Wednesday, August 29, 2012

Box Set Blues: Misfits, Season Three

You know what bugs me about British TV? There is never enough of it. Take Misfits, for instance - after the end of this third season there is only remaining original cast member going into the next series. So after only 24 episodes - the length of a single US TV Season - they've burnt through four characters and all their attendant story potential, and they're taken three years to produce those episodes. And there isn't anything expensive, or complex about Misfits, its just that the British TV culture is these short runs and high cast turnovers, and I'm always left feeling I'm missing out on potential that is never realised. But, rant over, lets look at what stories we did get! 


This season started with it's work cut out for it. Firstly, they'd lost Nathan, a live-wire presence on the show that was going to be a big hole to fill. Secondly, everyone had swapped their powers out for new ones. Thirdly, they'd all finished their Community Service, the framing device for the whole show. And finally, the decision had been taken to make one of the main narrative strands Simons' destiny as "Superhoodie", a plot that was going to need some work to pull off satisfactorily. 


Most of these are resolved by the end of first episode with what feels like a quick push of the reset button. New character Rudy does feel like he's got a lot of Nathan's lines, particularly in the early going, but the delivery of them as seedy, and more than a little desperate, makes him his own person, and his power's manifestation makes for some redemptive depth. Rudy ends up being  the vector by which the rest of the cast break their probation, so very quickly we're back where we started, mopping floors in the community centre.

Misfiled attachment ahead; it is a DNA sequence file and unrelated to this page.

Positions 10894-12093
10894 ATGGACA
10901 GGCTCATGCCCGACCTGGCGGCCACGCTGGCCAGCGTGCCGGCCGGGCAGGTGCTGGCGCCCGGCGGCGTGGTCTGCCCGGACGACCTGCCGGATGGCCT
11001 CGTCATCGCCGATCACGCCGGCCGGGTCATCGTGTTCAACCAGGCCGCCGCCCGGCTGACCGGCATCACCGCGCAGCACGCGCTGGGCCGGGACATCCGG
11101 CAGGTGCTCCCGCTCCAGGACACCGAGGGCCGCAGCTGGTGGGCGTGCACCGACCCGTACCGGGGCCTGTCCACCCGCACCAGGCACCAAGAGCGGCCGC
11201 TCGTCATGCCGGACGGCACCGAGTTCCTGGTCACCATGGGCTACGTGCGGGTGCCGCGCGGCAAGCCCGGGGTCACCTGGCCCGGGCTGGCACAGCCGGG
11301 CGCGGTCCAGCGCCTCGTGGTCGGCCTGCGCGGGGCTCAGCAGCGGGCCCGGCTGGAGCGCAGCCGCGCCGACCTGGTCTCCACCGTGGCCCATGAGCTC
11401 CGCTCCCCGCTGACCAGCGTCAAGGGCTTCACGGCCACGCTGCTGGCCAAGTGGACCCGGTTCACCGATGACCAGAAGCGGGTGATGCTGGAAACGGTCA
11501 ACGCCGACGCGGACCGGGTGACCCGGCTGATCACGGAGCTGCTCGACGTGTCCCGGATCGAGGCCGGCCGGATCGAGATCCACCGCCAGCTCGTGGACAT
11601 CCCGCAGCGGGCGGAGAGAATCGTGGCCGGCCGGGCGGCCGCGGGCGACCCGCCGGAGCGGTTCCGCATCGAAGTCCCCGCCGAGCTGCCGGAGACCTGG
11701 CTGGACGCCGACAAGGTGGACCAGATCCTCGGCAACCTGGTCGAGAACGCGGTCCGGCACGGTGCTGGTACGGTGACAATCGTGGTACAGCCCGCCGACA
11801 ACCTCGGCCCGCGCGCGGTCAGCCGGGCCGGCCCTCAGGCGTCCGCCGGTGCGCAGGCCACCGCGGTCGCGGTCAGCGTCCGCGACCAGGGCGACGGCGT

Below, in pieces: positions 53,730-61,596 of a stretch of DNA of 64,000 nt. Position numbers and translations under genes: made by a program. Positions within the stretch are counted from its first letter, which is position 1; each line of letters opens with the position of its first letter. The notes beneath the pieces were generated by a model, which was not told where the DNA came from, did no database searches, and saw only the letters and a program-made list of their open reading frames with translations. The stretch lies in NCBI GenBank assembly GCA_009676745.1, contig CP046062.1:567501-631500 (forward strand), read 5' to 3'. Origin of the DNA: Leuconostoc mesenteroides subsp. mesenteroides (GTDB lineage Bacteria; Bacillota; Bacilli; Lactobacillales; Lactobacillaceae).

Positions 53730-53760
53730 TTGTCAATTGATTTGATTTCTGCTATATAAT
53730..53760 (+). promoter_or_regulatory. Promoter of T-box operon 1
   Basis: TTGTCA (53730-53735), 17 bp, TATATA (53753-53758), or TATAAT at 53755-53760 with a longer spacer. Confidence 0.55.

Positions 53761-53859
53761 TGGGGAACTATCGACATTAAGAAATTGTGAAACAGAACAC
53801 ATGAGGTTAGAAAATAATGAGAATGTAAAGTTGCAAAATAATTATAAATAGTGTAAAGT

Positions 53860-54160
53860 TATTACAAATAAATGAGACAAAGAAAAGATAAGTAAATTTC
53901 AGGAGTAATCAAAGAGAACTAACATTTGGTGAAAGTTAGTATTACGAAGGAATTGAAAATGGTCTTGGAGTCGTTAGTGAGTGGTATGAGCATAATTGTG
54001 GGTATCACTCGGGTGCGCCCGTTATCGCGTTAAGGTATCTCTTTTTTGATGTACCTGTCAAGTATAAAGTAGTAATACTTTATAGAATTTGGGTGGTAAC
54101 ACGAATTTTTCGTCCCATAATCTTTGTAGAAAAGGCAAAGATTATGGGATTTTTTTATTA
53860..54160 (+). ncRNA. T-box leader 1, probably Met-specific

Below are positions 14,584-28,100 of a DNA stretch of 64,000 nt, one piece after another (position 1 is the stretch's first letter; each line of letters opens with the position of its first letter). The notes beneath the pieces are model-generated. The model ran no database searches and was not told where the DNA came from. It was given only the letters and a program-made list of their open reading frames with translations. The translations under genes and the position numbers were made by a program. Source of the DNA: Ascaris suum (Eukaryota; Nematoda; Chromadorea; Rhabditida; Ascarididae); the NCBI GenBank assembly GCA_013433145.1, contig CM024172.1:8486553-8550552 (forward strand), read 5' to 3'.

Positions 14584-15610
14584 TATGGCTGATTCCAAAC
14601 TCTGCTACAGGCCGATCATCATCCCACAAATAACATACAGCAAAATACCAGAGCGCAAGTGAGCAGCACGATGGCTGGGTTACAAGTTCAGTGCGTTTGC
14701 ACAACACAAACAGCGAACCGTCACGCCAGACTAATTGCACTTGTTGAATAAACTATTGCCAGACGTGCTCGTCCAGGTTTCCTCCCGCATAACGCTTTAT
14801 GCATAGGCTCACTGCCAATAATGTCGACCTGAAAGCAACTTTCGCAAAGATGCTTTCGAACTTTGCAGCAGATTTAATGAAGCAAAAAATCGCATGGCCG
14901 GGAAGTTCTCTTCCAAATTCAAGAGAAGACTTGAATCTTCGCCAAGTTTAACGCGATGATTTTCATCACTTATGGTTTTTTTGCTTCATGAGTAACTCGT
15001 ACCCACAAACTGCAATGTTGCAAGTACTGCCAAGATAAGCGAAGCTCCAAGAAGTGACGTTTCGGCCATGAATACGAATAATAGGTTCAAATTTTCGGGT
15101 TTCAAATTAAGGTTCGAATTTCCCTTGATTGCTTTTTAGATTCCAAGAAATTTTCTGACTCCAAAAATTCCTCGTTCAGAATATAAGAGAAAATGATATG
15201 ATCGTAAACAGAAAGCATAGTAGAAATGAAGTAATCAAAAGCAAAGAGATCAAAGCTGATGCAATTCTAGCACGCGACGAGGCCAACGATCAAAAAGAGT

Powers-wise the show continues as it always has, by making sparse use of them unless they're what the story-of-the-week is built around. Some of them get used less than once an episode as far as I can make out, and Kellys "I'm a Rocket Scientist" feels like more of a catch phrase than a superpower, although it does get a couple of decent run-outs. Only Curtis' gender-swapping power really gets a good examination, in one of the series best episodes, but as ever it's the villains who get to play with superpowers, not so much the heroes. Keeping Seth, the power-swapping dealer of the Christmas Special around, is a smart touch that allows them to bring in new abilities with very little overhead. 

Plot-wise, the Simon/Superhoodie stuff is spread out over the season with a couple of focused episodes and then a few nods along the way. I must admit I found the denoument a little underwhelming; a nice idea, sure, and mechanically it all works - but somehow, despite everyones best efforts it didn't quite connect as it should, and what should have been massive emotional payload fizzled out a little. I've thought a lot about it and I still can't put my finger on why though. 

To end on a positive, when Misfits is good it is very good indeed - the "Hitler" episode was great fun, as was the "Zombies" episode, and it remains a distinctive and interesting setting for a superhero-based show. With a fourth season on the way later this year it feels like it still has a lot of life in it, I just wish that I didn't feel robbed of stories with the talent they already had...